The Recession May Not Be Good for Fast Food Franchises After All
The Wall Street Journal published a smart, counter-intuitive piece today that suggests fast-food giants, in an effort to stay ahead of the recession, are squeezing the hell out of their franchisees, leaving them with little to show for their efforts.
So much for the idea that McDonald's is making a killing in this bad economy.
The gist of the story is this: Fast-food companies are trying to lure customers back by demanding that franchisees add new, sometimes "gourmet" items, which then require new machines and new overhead costs. These same franchise operators also got hit with a minimum wage hike in July. There apparently just isn't that much margin in franchise operations to make those numbers work.
Reports the Journal:
To boost sales, franchisors are taking a scattershot approach. "Franchisors are trying to be everything to everyone right now," Riggs says. Given that penny-pinching consumers are eating more meals at home, franchisors are pulling out all the stops to reel them back in. They are asking franchisees to pitch cut-rate sandwiches and burgers and dreaming up premium, often exotic menu items to lure consumers back.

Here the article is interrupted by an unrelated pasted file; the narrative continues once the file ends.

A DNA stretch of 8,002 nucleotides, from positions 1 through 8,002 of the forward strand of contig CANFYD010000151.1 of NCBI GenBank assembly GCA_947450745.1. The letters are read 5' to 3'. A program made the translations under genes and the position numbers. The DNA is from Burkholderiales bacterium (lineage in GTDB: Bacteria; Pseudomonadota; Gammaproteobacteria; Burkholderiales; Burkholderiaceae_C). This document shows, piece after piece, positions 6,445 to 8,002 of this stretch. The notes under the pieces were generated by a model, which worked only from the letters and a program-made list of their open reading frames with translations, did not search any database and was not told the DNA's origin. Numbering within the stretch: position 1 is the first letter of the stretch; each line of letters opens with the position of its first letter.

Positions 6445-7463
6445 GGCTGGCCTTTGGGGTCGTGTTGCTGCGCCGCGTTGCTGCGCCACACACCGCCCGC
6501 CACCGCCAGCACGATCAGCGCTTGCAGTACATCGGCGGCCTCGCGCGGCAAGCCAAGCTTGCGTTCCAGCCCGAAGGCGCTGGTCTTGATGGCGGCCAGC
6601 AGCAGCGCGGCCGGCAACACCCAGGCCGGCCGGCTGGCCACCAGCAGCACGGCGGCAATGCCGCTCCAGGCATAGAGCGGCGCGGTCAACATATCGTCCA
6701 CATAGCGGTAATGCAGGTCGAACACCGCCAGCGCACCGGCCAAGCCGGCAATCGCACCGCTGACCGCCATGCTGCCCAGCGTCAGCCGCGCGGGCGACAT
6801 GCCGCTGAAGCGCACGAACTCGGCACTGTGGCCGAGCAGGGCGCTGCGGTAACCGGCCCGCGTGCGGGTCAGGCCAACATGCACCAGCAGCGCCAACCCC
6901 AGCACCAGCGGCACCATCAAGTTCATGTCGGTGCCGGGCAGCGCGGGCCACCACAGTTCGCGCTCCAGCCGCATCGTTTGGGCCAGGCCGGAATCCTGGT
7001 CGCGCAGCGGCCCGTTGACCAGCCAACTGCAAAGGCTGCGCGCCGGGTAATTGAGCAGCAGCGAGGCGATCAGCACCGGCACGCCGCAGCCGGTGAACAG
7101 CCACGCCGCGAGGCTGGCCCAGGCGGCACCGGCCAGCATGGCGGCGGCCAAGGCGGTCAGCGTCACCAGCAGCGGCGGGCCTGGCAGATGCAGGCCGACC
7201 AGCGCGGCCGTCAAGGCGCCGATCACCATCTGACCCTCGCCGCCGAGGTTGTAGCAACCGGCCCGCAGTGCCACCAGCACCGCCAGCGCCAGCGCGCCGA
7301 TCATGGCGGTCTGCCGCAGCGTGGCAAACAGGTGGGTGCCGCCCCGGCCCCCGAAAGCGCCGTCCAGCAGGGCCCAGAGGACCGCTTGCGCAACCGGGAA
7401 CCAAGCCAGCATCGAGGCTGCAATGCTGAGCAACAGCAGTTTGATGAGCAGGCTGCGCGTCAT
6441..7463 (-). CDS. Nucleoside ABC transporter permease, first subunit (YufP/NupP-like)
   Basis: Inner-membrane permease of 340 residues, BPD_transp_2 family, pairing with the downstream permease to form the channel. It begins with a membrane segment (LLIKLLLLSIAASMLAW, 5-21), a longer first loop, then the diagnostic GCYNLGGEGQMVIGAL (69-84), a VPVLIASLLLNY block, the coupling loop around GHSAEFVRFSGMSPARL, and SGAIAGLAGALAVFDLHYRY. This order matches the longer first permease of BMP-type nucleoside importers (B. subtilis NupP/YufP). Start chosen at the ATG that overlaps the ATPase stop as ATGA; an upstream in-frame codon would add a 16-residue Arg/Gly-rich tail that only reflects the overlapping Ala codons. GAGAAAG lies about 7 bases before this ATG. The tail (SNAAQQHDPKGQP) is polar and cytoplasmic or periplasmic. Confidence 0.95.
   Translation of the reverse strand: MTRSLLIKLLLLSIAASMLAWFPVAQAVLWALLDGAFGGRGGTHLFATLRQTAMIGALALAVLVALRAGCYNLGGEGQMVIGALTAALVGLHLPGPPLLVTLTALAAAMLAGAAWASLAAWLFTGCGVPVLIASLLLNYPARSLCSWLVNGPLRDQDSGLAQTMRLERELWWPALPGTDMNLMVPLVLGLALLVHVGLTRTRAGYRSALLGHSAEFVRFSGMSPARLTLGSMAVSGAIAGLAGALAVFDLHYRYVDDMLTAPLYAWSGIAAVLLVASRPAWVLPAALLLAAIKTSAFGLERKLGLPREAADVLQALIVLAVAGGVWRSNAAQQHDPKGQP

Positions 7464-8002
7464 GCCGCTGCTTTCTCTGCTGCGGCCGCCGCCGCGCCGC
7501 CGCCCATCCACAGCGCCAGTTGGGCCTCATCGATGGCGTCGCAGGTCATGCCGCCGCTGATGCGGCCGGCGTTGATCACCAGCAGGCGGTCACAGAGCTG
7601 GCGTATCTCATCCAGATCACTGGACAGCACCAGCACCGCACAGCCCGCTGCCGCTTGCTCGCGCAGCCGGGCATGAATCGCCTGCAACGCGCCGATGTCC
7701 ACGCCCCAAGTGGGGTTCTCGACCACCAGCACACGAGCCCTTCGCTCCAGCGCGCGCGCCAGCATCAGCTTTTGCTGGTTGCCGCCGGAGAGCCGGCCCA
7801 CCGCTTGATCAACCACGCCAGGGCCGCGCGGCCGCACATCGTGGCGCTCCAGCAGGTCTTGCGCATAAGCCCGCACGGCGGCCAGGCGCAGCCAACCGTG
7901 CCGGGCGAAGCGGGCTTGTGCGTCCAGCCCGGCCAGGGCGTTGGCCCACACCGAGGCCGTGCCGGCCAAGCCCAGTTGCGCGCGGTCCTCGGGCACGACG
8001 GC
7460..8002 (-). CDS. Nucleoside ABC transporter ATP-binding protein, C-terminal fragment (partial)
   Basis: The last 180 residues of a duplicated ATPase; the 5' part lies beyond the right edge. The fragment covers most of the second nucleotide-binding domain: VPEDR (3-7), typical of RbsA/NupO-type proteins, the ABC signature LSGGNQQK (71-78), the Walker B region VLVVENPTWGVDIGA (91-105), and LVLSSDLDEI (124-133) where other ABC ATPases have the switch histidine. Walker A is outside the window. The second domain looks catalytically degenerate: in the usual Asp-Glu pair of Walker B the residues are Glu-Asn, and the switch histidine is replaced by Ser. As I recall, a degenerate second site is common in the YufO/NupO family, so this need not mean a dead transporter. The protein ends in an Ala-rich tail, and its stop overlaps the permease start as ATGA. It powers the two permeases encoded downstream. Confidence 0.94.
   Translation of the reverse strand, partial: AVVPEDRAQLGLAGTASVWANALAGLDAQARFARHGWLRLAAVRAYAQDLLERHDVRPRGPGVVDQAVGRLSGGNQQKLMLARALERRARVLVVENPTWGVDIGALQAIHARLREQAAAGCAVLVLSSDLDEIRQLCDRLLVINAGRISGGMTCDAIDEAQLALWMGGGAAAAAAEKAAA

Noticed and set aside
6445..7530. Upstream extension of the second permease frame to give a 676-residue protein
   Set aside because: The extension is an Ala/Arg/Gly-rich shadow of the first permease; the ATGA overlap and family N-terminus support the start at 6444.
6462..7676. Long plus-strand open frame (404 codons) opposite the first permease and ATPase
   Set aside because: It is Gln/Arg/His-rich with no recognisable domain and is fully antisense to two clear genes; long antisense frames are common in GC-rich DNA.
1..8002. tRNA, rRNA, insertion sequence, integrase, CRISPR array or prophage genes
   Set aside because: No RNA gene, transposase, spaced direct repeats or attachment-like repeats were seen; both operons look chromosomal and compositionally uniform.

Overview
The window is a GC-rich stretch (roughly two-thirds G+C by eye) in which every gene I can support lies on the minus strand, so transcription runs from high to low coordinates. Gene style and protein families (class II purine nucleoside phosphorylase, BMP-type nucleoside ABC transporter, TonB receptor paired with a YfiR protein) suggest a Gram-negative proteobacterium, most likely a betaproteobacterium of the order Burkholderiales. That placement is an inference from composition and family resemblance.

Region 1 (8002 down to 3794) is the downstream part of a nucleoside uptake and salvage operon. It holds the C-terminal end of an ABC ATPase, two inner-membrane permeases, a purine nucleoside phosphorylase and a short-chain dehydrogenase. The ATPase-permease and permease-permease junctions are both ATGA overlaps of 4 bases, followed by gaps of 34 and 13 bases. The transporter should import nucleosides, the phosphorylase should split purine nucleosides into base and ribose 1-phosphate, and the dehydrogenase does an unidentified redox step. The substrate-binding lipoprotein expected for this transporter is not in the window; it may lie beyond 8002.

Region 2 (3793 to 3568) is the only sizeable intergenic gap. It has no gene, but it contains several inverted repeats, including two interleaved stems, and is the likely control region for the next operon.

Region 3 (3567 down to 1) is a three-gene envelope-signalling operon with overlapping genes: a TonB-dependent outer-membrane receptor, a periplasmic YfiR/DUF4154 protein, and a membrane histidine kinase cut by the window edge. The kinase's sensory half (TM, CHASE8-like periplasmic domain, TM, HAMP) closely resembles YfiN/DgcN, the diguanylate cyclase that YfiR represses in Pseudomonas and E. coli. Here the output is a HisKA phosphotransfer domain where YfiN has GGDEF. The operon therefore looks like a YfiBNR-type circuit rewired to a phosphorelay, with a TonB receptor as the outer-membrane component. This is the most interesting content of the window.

Just ask Mike Wright, a McDonald's Corp. franchisee in Shalimar, Fla. To make way for McDonald's new McCafé espresso-based coffee drinks, which launched nationally in May, he was looking at paying upwards of $125,000 to remodel the interiors of each of his seven stores. The company eventually changed its tune – after substantial pushback from franchisees – but Wright and his fellow franchisees were still strongly encouraged to purchase the necessary coffee and frappucino-style drink equipment. "At $14,000 a pop, you've got to sell a lot of coffee to make it up," Wright says.
In Southern markets, selling hot coffee isn't easy, Wright says. "When you start selling Bubba a cappuccino, it's like trying to sell grits to a New Yorker," he says. "They forced everyone to put this in their stores regardless of profitability."
Image courtesy of The Consumerist via Flickr Creative Commons, Attribution License